As for Mr Inyadullah's choice between Pepsi and death, Professor Glenn Reynolds, America's Instapundit, remarked the other week, 'Well, it's January and I'm drinking a Pepsi and Mr Inyadullah is probably dead.' So things worked out swell for both parties. It's only the Europeans who find themselves agonisingly caught between Iraq and a soft drink.

A note on civilian deaths: My colleague Stephen Glover stands by his assertion that Bush and Rumsfeld have killed more Afghans than Osama killed Americans. This statistic derives from the work of Marc Herold, a Women's Studies professor at the University of New Hampshire (my tax dollars at work, I regret to say), whose study of civilian casualties in Afghanistan put the death toll at a little over 4,000. John Pilger insouciantly rounded this up to 5,000, and I fully expected it to rise over the weeks as spectacularly as Enron stock in the late Nineties..

Professor Herold's general methodology seems to be that if, on Wednesday morning, the Peshawar Bugle, the Baghdad Courier and the Des Moines Register each report that 20 people were killed overnight, that adds up to a total death toll of 60. I'd mentioned that even Human Rights Watch put civilian fatalities at around 1,000, and Stephen Glover promptly called up a spokesperson at HRWs London office to chastise me for conjuring this figure up out of thin air. 'We're very cross with Mark Steyn,' she told Stephen. 'We've never released figures for civilian fatalities in Afghanistan, nor have we speculated. It's all utterly made-up.'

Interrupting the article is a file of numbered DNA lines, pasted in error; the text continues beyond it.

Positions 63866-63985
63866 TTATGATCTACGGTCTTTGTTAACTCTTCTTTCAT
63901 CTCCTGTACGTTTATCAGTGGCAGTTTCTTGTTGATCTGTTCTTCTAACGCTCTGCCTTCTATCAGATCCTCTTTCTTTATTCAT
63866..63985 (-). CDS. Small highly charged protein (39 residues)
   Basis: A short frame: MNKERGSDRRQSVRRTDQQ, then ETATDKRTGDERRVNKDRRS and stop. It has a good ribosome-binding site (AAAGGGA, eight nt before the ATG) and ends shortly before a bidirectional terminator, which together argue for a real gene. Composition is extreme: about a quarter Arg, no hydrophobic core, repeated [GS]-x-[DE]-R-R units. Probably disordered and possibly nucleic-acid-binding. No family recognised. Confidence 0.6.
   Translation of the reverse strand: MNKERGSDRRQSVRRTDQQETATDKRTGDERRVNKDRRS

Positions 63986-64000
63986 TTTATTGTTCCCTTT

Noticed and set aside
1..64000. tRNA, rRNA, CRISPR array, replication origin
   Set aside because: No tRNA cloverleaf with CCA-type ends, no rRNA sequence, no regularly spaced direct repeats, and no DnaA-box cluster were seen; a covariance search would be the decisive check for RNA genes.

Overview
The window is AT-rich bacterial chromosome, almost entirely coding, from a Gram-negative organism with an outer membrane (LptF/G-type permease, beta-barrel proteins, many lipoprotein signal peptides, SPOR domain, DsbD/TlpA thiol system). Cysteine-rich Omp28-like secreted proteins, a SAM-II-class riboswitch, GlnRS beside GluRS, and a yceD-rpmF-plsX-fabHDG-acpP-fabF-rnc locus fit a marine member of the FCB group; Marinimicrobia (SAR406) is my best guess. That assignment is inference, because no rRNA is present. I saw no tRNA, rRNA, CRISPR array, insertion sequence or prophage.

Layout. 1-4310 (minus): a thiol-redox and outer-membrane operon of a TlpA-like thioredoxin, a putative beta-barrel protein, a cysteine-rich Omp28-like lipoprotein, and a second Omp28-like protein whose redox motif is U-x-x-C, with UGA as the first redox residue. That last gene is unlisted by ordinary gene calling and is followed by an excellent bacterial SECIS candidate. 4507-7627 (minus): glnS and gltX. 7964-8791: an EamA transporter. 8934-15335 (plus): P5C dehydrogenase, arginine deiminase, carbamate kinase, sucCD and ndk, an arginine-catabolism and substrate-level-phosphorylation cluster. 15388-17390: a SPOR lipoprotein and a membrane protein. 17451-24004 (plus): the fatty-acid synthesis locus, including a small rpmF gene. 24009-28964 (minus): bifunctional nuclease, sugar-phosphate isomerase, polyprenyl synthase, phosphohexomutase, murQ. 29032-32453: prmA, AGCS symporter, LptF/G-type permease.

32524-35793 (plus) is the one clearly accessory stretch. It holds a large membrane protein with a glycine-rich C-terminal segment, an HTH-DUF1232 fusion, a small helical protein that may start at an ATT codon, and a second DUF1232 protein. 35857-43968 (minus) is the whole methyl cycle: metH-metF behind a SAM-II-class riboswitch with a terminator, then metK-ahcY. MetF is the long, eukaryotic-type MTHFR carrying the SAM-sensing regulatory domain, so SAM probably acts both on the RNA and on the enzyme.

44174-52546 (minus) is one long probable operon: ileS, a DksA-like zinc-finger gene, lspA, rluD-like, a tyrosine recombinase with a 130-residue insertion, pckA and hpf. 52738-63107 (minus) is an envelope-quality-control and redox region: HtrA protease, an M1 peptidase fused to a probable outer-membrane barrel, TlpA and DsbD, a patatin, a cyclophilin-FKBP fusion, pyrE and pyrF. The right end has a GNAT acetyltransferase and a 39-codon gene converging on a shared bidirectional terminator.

Actually. I got that figure of 1,000 from the HRW New York office, which offered it as a 'rough estimate' to Murray Campbell in a Canadian Press story of 3 January. His report appeared in several North American papers from Toronto to Seattle, and no one from HRW went around huffing that they were 'very cross' with Mr Campbell. The Associated Press, after studying fatalities reported by Afghan hospitals and tracking down families named in casualty reports, has come up with a civilian death toll of 600 or more. It also quotes Afghan spokesmen who say the Taleban required them to exaggerate numbers. Reuters estimates 1,000. The Project for Defense Alternatives (a leftie group) reckons somewhere between 1,000 and 1,300. Even Professor Herold has revised his figures, abandoning his total of 4,050 and now placing the total between 3,000 and 3,600. So here's the current Hit Parade at a glance:

Associated Press: 600 Reuters: 1,000 Human Rights Watch (New York): 1.000 Project for Defense Alternatives: 1,000-1.300 Professor Marc Herold (UNH): 3.000-3,600 The Spectator (Stephen Glover): 4,000 The Mirror (John Pilger): 5.000 Professor Noam Chomslcy: 7,000,00(1*

(*Cautious estimate ventured in a speech in New Delhi in the middle of the campaign; it may be higher by now.)

Right now, I'd say the balance of probability favours the AP-Reuters-HRW-PDA end of the scale rather than the GloveroPilgerian-Chomskyite end.